High on the mountain tell me what you see
Bear tracks bear tracks lookin’ back at me
Better get your rifle boy before it’s too late
Cause the bear’s got a little pig and headed through the gate
He’s big around the middle and he’s broad across the rump
Runnin’ ninety miles an hour takin’ thirty feet a jump
Ain’t never been caught he ain’t never been treed
And some folks say he looks a lot like me
- – From the song “Ole Slew-Foot” recorded by country singer Porter Wagoner, written by Jay Webb
When I heard that the portion of State Road 40 that runs east from Silver Springs through the Ocala National Forest to Ormond Beach, Florida, had been officially designated the Florida Black Bear Scenic Byway, I knew that there would have to be a ride. I have hunted, fished, camped, canoed and motorcycled the area for more than 50 years. Through all the growth and development that Florida has experienced, much of the forest and its surroundings have remained unchanged, a natural wildlife habitat surrounded by Florida’s exploding population and development. In addition to the main corridor of SR 40, the byway includes loops on SR 19, County Road 445 and Forest Road 29 (43) to the St. Johns Ferry at Fort Gates.
I’ll begin my ride in Umatilla, Florida, motoring north on two-lane, well maintained State Road 19. It is just three miles to Altoona where I top off the tank, the last of the gas stations for 30-40 miles depending on your route. Next is the little community of Pittman, which marks the beginning of the forest and the Scenic Byway. It is also the location of the Pittman Visitor Center, where maps and other forest information are available.
It’s early morning and few vehicles are on the road. The stock mufflers on the Honda Nighthawk make the early morning ride almost silent, gliding along the ribbon of black asphalt which cuts through the dense green woods of the Ocala National Forest. Known locally as The Ocala or The Big Scrub, it consists of 383,000 acres and more than 600 lakes, rivers and springs.
The road is lined with the forest vegetation that makes The Ocala unique—small scrub oak and the world’s largest stand of sand pines thrive in the sandy soil. The basic layout of the Florida Black Bear Scenic Byway is a cross, so my ride will involve some backtracking. I’ll continue on 19 north, then west on SR 40, which is the main corridor of the Scenic Byway.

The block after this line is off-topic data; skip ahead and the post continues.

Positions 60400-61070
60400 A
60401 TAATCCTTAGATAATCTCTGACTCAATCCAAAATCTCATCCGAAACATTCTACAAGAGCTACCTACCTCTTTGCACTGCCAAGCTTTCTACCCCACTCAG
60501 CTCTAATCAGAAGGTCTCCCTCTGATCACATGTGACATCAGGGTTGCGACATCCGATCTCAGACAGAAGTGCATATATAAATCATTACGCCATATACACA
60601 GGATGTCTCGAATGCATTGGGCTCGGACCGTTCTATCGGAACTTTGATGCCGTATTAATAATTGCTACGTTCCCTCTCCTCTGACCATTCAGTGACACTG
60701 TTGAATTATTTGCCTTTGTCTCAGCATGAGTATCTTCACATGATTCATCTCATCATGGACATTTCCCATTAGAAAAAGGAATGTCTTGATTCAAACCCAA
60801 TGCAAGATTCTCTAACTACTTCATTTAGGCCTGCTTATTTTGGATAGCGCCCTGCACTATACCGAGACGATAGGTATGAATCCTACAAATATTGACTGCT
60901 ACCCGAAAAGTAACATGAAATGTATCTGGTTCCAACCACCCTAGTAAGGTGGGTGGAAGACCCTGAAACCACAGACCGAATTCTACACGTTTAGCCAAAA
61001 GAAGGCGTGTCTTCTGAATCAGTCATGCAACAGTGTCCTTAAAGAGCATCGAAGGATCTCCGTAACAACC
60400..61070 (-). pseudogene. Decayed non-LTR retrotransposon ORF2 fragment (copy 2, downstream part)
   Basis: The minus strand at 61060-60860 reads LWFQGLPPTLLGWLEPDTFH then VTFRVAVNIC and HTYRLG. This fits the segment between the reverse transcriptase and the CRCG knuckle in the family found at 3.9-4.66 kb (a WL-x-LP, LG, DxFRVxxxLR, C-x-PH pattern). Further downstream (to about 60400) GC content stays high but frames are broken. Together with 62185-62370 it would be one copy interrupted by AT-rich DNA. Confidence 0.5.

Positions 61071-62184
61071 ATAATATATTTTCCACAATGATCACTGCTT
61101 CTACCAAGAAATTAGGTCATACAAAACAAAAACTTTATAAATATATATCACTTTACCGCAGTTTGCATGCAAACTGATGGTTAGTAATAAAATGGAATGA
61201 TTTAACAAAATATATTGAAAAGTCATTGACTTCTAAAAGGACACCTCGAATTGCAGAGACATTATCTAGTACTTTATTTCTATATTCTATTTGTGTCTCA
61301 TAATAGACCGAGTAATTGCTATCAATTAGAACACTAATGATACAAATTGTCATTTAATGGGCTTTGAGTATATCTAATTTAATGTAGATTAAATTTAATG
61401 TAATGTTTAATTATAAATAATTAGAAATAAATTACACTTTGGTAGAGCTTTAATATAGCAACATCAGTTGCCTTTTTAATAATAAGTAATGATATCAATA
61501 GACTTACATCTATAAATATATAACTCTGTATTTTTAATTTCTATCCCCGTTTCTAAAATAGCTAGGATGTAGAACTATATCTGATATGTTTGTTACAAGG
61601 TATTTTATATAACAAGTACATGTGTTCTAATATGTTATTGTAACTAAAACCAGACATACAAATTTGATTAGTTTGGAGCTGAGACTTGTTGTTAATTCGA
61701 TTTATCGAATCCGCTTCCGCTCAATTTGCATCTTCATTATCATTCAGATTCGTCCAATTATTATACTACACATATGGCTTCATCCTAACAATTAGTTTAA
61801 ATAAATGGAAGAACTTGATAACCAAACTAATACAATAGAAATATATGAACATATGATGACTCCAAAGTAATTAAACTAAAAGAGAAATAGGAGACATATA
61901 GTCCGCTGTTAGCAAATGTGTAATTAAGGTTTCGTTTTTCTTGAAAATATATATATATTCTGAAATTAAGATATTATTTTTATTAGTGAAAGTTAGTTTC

I am now headed for Silver Springs, one of Florida’s earliest tourist attractions beginning around 1870 and featuring river cruises and glass bottom boats. Silver Springs is a privately operated, naturally oriented attraction still featuring the beautiful springs and Silver River. It is well worth a visit if you have an extra day. There is a wide selection of motels, campgrounds and restaurants nearby.
Along the way are numerous interesting stop-offs, including Juniper Springs, the Lake George Ranger Station and the Oklawaha River. I’ve planned my trip as an all-natural outdoor adventure tour, so I’m doubling back to my chosen campsite in the forest at Juniper Springs. The campsites are located in a beautiful oak hammock, each site equipped with a fire ring, a picnic table, a lantern post, a barbecue grill, nearby rest rooms and showers. After checking in and setting up, I head for the springs, a pool of crystal-clear 72-degree water bubbling out of the earth at a rate of 8 million gallons per day! A dive into these magical waters is guaranteed to refresh body and spirit. I spend the rest of the afternoon on the nearby hiking trails.
As night falls on my Juniper campsite I take time to reflect on the newly designated Scenic Byway. The Florida black bear stands as the symbol for this unique roadway. Fittingly so, for the bear is the undisputed king here, Florida’s largest land animal, roaming the 383,000 acres of the forest and surrounding land unchallenged. It is estimated that one-third of the state’s 3,000 bears reside in The Ocala. The bears’ only enemy is the encroaching development that could wipe out his natural habitat. Bear hunting is banned in Florida, but some 25 bears die annually on the roads of The Ocala in vehicular encounters.
After a good rest and great night at the Juniper Campground I’m on my way again east on SR 40 and then north on SR 19 past Salt Springs to the northern terminus of the byway just south of Palatka. Then it’s back to Salt Springs for a bit of real backwoods adventure, taking Forest Road 29 (seven miles of dirt and gravel) through the forest to the Fort Gates Ferry, where you and your motorcycle can get a ride across the St. Johns River for $5 (closed Tuesday). The crossing only takes 10 minutes, but it is an experience you’ll never forget. The ferry consists of a small barge pushed by a small tug boat. Ferry service was started at Fort Gates by the U.S. Army more than 150 years ago.
Landing on the eastern shore of the river it’s on to Crescent City and south on U.S. 17 to SR 40 and on to the eastern terminus at Interstate 95. Then I double back, crossing the St. Johns again at Astor, then 445 South to Alexander Springs, then to SR 19 and back to the start/finish at Umatilla. It has been everything that I expected, and more. A great ride!
I hope that all of this can be preserved for my grandchildren and yours, for all future generations. The Scenic Byway designation can enhance the public awareness of this pristine wilderness, drawing supporters who will work for its protection and preservation. If I can take this ride and write about this great resource in a way that will expand its appreciation and understanding, then I will have paid back in a small way for all the enjoyment I’ve had in The Ocala over the years.